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Eagles delay paving south of Oak Harbor

One of the two bald eagles responsible for postponing a state Department of Transportation paving project south of Oak Harbor relaxes near its nest Thursday afternoon. - Paul Boring/Whidbey News-Times
One of the two bald eagles responsible for postponing a state Department of Transportation paving project south of Oak Harbor relaxes near its nest Thursday afternoon.
— image credit: Paul Boring/Whidbey News-Times

A pair of nesting bald eagles is delaying completion of a paving project on Highway 20 south of Oak Harbor.

The paving project, which was slated to begin late this spring, won’t start until after July 15.

Crews need five nights of good weather to finish the last part of a $9.6 million project that began last year. That project included lowering two hills on the highway to improve sight distance for motorists.

“It’s basically the work we tried to get done last year. The rain just killed us,” said Dave Chesson, DOT spokesman.

One of the majestic, scavenging offal eaters lazed on a branch Thursday afternoon as it scanned the area for sustenance. The embarrassment of halting a large construction project has not sent the birds into hiding. In the nests, it’s business as usual.

The bald eagles, which were removed from Federal Endangered Species Protection in July 2007, are still protected by the Bald and Golden Eagle Protection Act and the Migratory Bird Treaty Act. The two acts address nest tree protection and protection from harassment.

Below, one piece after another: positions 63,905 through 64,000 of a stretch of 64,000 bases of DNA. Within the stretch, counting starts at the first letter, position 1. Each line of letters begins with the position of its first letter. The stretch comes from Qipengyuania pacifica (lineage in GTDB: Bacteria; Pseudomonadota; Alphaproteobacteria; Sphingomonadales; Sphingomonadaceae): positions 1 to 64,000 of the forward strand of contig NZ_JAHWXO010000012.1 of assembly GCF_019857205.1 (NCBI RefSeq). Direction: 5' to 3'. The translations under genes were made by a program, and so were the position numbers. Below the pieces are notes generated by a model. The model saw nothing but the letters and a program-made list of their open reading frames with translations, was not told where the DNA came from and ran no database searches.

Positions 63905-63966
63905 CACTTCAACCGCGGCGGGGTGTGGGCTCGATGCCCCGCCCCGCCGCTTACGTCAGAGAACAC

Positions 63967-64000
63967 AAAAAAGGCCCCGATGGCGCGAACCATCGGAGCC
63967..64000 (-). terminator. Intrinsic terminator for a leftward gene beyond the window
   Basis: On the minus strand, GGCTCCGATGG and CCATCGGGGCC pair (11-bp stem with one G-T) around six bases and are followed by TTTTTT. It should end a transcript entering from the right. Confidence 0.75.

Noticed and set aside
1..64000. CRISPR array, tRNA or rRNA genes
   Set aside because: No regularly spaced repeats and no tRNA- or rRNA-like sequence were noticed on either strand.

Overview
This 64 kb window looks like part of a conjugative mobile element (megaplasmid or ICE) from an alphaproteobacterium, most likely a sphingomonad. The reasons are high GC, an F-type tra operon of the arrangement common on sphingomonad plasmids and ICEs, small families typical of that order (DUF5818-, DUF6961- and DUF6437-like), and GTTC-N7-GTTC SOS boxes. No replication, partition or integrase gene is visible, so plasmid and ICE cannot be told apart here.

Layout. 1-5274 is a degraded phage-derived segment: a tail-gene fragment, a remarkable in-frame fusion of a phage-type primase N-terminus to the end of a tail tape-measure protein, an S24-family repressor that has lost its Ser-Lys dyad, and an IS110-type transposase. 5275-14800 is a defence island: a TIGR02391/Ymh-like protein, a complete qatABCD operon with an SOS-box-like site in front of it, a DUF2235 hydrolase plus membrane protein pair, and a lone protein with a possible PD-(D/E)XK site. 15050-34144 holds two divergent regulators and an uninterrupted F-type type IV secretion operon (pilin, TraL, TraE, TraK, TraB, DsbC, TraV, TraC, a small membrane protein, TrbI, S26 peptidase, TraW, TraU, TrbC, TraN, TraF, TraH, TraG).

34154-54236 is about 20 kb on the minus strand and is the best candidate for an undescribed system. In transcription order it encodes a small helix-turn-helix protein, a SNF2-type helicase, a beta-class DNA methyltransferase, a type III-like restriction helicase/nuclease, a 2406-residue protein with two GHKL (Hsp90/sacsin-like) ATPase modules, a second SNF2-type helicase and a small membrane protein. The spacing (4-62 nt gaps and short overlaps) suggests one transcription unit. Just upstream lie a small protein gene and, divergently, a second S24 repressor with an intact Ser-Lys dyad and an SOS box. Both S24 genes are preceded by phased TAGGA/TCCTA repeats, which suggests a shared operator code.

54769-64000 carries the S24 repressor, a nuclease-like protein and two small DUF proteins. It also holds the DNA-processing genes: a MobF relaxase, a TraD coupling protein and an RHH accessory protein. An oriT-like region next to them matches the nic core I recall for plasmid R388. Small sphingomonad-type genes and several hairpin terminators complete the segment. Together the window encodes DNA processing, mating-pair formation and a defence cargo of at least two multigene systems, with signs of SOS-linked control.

Alan Soicher, environmental manager for the Department of Transportation, said nests need a 660-foot radius and this one is closer than that to the highway.

Transportation officials have been working with the U.S. Department of Fish and Wildlife to find a solution. Soicher said it was decided to simply wait for the July 15 date to pass because that’s the date written into the statute as when young eagles fledge.

Eagle interference with the project is nothing new. Crews were restricted in their work last year and had to wait to begin work lowering one of the two hills.

Because of the eagles’ presence, workers can’t pave at night because the lights could leave the big birds vulnerable to predators. And they can’t pave during the day because it would cause too much traffic congestion.

The DOT could be liable for penalties if workers disturb the eagles while they are nesting.

Chesson said crews need five dry nights of weather to complete the paving and the rain that has been drenching Whidbey Island so far this spring has prevented a long enough work window.

Construction on the project began in April 2007. The project also includes widening the lanes, adding left turn lanes and a bus pullout, and improving drainage.

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